Interesting. I like these thoughts. I am more likely to think that my dream's inherent nature are nonsensical than that they structure themselves this way specifically to challenge my desire for cohesiveness. Regardless, it is interesting to still perceive this pattern as an invitation to let go of making sense of things that don't make sense in waking life in some instances.

      Quote Originally Posted by DarkestDarkness View Post
      You could go about it differently by say, setting a certain attitude toward the perceived issue here and effectively incubating a behaviour different from your present one, maybe to spend less time forcing yourself to make sense of things during these dreams. The sense can come afterwards, once you've absorbed everything in whatever random nonsense way that it plays out as... You can get lost and still find your way to where you wanted to go.
      This reminds me of Robert Moss in Dreamgates, about setting our inner sceptic aside during dream, and only checking in after the dream (or other spiritual experience).

      Quote Originally Posted by DarkestDarkness View Post
      In regards to visualisations, have you been doing anything such as active imagination or the like? My reason for asking is that such things probably would be a good vehicle to explore your issue in this regard, since by default you have to start from a state of consciousness anyway, and let the unconscious arise, much as with any meditative practise to some extent. In my sessions, I rarely have an absolute control over anything. When I have an impulse to try and control something, I try it a couple of times, but if it doesn't work, then I know to let things continue as they are; after all, that's part of what makes those experiences interesting in the first place for me. You could potentially practise "letting go" of the impulse in this way, if that's what you want.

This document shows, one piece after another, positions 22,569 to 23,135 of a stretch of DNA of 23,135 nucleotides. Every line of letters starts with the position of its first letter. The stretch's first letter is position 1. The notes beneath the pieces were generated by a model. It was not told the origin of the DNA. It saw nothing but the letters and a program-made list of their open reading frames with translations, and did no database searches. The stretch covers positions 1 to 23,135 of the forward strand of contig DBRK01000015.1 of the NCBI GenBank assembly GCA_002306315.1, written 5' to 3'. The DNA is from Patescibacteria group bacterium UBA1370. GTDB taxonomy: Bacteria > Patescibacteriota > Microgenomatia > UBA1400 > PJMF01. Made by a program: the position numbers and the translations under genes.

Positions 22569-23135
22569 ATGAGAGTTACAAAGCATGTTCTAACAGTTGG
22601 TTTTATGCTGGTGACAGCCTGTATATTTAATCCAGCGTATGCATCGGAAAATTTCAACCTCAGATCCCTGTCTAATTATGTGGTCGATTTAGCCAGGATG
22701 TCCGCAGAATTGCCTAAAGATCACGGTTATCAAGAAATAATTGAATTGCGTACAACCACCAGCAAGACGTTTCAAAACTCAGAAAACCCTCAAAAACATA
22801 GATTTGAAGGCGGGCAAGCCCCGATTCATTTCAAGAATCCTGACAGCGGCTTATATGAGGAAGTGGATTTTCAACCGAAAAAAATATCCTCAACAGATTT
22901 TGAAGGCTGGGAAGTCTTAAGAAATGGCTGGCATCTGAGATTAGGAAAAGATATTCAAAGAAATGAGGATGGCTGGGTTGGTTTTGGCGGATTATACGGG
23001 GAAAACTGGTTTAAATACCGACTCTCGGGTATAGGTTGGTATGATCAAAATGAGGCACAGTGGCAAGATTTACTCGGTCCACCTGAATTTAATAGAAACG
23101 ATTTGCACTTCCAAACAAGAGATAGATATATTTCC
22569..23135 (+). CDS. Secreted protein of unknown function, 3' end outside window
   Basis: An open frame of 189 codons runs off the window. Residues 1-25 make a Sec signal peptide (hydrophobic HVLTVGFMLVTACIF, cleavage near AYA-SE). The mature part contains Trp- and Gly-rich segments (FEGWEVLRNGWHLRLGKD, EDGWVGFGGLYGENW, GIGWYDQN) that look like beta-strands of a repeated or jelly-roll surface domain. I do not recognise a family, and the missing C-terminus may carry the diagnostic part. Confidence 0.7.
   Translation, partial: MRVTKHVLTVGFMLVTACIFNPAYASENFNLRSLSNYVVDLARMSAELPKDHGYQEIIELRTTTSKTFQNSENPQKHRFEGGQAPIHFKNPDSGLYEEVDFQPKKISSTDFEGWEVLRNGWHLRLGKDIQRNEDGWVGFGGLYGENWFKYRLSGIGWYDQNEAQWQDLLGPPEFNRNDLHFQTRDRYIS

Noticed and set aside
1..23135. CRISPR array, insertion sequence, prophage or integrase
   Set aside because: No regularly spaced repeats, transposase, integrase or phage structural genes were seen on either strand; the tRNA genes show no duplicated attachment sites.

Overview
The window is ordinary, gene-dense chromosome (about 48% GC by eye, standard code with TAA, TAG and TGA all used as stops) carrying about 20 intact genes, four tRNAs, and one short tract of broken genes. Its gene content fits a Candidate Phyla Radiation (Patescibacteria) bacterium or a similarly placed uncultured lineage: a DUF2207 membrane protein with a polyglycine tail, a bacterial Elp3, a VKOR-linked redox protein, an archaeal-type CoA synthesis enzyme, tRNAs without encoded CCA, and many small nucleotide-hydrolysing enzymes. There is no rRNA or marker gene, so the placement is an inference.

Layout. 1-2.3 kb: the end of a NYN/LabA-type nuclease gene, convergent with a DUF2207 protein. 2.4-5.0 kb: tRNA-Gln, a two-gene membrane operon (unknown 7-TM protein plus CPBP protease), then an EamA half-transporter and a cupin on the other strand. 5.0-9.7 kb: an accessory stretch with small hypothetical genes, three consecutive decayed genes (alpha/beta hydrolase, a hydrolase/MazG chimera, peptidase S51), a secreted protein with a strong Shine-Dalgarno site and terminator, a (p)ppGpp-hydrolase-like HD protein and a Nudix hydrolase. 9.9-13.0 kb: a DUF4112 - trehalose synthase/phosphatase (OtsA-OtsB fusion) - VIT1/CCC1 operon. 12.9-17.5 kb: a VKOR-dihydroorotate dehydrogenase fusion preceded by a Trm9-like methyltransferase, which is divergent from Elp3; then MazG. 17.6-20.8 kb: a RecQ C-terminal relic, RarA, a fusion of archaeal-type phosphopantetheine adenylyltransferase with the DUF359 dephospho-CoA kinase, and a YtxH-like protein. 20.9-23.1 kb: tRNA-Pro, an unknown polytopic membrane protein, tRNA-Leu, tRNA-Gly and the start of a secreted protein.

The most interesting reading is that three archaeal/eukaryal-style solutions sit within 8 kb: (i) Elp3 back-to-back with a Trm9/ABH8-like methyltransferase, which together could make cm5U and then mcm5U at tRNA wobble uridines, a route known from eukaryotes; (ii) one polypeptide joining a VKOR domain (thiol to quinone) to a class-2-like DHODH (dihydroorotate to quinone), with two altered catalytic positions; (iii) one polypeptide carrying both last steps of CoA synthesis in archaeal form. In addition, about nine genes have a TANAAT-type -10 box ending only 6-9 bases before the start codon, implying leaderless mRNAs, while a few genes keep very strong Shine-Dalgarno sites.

Yes, I'm a big fan of active imagination for such purposes!

      Quote Originally Posted by DarkestDarkness View Post
      Edit: And an additional thought, I am not certain that an impulse to make sense of things and to have cohesive narratives would be what's at the core of impacting your ability to attain lucidity. By contrast, my dreams are often devoid of attempts of understanding things and that's likely not the central aspect of my inability to attain lucidity frequently; it seems more likely to me that it has to do with the flow and focus. In your case or mine, we're literally engaged with a very specific aspect of the dream in some way, and how we break out of that flow is probably more important than the fact that it's specifically about a certain aspect, since in either case we are essentially at opposite extremes. When I've lost lucidity in past lucid dreams, it's often been because I became too re-engaged with (trivial) aspects of the dream once again.
      Hmm. Interesting once again. You've given me lots to think about, thank you Darkest Darkness. I like that thought about the flow and focus. Like swimming and breathing for air. When we teach swimming, it's called rhythm, if I remember. It seems to me that beyond a reality check, it would be interesting to live with this rhythm of flow and focus. Of engagement and then self-awareness.